CDLD Research Project 3: Impact of the Gut Microbiome on Liver Innate Immunity and Skeletal Function
Chad Novince Ph.D., D.D.S. – Department of Oral Health Science
Novince Lab Webpage
Bone remodeling is the continuous process in which the skeleton is dynamically renewed. In this process myeloid-derived osteoclastic cells resorb old bone and mesenchymal-derived osteoblastic cells subsequently form new bone. Skeletal deterioration occurs when the action of the osteoclasts exceeds those of the osteoblasts and there is a net loss of osseous tissue. In humans, the adult skeleton begins a state of slow continuous deterioration at around 25-30 years of age. We have shown that the commensal gut microbiota enhances osteoclastogenesis and suppresses osteoblastogenesis, thereby promoting skeletal bone loss.
Innate immunity helps maintain a balanced homeostatic relationship with the commensal gut microbiota and has potent effects on host physiology. Our preliminary data imply that stimulation of MyD88-dependent toll-like receptor (TLR) signaling by commensal gut microbiota causes bone loss. We have shown that young-adult germfree (GF) mice have increased bone mass, which is reversed upon colonization with intestinal microbiota. The commensal microbiota in specific pathogen free (SPF) mice were found to enhance osteoclastogenesis and suppress osteoblastogenesis resulting in bone loss. Surprisingly, the impact of the gut microbiota on bone remodeling was not due to immune responses within the gut, but rather reflected communication between the gut and liver. When compared to GF mice, SPF control mice were found to have increased cytokines (Il1b, Il6, Tnf, Csf1, Ccl2, Cxcl1) in the liver, but not in the ileum. In SPF mice, inflammatory monocytes were enhanced in the lymph nodes draining the liver, but not the mesenteric lymph nodes. Collectively these findings support a novel signaling axis between the gut, liver, and bone that regulates bone remodeling. In support of our model, we demonstrated that expression of MyD88-dependent TLR signaling components (Tlr2, Myd88, Mal, Irak4) were increased and hepatocyte-associated innate immune factors (Hamp, Saa1, Lcn2, Lbp) were upregulated in SPF livers. Serum lipocalin-2 (LCN2) was increased in SPF compared to GF mice and in MyD88 wildtype compared to MyD88 knockout mice. Liver-derived LCN2 is, therefore, a candidate innate immune factor that controls bone remodeling.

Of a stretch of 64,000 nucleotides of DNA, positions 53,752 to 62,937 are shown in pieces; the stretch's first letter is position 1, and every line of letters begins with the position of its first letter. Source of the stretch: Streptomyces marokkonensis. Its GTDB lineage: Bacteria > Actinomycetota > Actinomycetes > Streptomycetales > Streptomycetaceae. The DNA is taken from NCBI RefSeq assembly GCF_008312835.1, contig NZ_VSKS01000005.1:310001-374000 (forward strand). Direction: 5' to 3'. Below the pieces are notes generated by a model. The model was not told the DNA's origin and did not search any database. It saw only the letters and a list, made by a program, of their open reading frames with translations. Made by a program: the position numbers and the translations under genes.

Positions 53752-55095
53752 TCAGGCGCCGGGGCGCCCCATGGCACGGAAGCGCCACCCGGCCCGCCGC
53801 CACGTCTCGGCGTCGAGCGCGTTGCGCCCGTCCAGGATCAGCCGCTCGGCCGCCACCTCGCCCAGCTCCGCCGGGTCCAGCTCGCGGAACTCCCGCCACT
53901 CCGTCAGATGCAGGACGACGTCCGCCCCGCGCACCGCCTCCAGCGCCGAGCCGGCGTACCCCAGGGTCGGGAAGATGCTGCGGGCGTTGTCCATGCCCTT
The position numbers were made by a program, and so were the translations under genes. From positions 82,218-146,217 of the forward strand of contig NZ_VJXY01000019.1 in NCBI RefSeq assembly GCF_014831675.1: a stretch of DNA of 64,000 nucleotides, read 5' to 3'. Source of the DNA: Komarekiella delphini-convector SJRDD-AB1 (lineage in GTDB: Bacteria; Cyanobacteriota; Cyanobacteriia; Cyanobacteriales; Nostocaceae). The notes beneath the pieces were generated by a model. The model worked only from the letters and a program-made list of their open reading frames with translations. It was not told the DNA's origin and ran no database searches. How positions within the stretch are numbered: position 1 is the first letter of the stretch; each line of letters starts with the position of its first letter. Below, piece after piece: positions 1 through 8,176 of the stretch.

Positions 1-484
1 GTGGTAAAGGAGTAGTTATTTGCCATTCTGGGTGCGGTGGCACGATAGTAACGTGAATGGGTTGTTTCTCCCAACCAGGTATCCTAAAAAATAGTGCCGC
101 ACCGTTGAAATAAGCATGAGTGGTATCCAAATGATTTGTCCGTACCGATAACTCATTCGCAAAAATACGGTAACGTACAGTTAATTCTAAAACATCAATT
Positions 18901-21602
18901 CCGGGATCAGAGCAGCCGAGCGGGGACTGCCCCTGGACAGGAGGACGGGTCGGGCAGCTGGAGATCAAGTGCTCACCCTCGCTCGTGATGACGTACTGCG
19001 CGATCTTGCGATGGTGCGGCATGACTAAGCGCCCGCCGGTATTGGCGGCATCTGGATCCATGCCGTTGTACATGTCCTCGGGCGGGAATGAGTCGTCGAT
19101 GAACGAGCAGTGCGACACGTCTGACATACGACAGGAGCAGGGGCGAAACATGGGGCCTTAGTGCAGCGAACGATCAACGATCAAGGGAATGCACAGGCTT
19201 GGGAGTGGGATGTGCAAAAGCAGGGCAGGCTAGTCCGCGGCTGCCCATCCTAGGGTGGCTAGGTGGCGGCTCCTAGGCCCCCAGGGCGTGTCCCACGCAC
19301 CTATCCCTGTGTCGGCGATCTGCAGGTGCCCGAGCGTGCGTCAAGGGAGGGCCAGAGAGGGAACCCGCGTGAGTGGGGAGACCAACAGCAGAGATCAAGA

Overall Hypothesis: Circulating gut microbiota-derived ligands stimulate liver cell MyD88-dependent synthesis of innate immune serum factors that regulate bone remodeling (Figure 1).